"I am as certain as I stand here that the initial production of those text messages in fact were illegal under the law," Webb said.
Controversy has surrounded Kilpatrick since his 2001 election. Embraced by many residents for his boldness and confidence, Kilpatrick, then 31, embodied the new black politician and wore a diamond stud earring that helped earn him the unofficial title of "Hip-Hop Mayor." His mother is Democratic U.S. Rep. Carolyn Cheeks Kilpatrick.
Kilpatrick is the youngest mayor ever elected in Detroit and the city's first sitting mayor charged with a crime, reports CBS News correspondent Bianca Solorzano.
During his first four years, he caused a furor over his use of his city-issued credit card for expensive travel, the city's lease of a luxury Lincoln Navigator for his wife and unsubstantiated allegations of a wild party involving his security team and strippers at the mayor's mansion.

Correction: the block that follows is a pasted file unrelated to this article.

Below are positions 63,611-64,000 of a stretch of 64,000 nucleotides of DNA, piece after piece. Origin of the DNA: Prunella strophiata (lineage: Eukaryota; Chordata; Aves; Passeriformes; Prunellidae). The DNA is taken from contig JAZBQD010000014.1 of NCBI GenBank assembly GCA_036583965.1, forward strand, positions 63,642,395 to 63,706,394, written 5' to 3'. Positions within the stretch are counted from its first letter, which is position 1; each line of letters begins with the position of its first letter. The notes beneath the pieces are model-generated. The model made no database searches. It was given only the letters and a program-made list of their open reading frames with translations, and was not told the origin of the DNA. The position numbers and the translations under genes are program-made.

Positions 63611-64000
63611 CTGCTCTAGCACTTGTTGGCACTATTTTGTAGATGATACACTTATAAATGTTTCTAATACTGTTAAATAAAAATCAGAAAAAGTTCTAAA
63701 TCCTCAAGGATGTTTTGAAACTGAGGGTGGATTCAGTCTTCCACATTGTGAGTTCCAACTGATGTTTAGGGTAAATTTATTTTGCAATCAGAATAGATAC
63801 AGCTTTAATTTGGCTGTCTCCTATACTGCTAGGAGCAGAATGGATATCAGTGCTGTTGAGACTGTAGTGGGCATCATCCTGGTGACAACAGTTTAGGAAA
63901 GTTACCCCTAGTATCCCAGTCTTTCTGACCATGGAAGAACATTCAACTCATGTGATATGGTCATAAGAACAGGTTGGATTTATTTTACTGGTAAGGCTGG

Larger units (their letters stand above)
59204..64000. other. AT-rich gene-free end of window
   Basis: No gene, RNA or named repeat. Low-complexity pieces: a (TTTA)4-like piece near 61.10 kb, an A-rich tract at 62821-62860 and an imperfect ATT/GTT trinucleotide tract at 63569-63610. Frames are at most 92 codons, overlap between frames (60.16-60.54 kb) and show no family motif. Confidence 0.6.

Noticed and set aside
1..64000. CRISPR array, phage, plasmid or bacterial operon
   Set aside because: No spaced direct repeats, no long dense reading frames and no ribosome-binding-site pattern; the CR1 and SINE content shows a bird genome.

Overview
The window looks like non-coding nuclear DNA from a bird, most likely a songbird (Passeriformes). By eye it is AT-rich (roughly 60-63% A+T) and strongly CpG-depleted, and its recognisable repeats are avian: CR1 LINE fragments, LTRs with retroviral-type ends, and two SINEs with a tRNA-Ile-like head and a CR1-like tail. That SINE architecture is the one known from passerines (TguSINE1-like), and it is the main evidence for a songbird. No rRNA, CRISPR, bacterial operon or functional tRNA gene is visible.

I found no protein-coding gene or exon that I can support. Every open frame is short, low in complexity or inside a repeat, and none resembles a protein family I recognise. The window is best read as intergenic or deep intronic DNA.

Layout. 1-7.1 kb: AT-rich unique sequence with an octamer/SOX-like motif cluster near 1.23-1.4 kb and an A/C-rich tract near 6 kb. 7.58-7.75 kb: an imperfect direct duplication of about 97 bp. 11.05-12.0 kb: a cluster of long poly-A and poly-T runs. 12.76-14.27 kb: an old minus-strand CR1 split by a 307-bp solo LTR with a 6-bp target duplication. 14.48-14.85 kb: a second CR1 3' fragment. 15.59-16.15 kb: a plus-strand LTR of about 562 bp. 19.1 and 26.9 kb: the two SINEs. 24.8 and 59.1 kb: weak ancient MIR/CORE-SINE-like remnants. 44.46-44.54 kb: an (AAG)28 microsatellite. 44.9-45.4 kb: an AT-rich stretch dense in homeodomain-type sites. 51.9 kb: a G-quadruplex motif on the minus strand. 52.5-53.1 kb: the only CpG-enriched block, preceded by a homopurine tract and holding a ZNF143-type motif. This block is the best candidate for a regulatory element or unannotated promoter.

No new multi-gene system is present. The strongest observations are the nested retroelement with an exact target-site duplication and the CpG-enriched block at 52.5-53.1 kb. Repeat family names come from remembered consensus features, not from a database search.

At the start of his second term, Kilpatrick vowed to not make the same mistakes and announced a residential redevelopment along Detroit's dormant riverfront, hosted a Super Bowl that spotlighted the city's renewal efforts and initiated other improvements. He had been expected to seek a third term in 2009.
Despite calls from the City Council and Michigan Attorney General Mike Cox to step down, Kilpatrick has said he will not resign.
The Detroit Free Press and The Detroit News separately called for Kilpatrick's resignation in editorials posted Monday night on their Web sites.
"Our call for him to resign has nothing to do with the ultimate verdict in court, whether innocent or guilty," Free Press vice president and editor Paul Anger said in a statement e-mailed to The Associated Press. "The reason we are calling for the mayor to resign is to spare Detroit the distraction and pain of weeks, months and possibly years of turmoil with a mayor who won't be able to focus on his job and a lingering, hurtful spectacle in front of the country."
The Detroit News said the "charges place a cloud over Kilpatrick that greatly reduce his effectiveness."
Forcing him to step down now would punish Kilpatrick before he has had his day in court, Webb said.
"If you look at the actual testimony given in court, there is no question and answer given that was false, and we'll let a jury decide this," Webb said.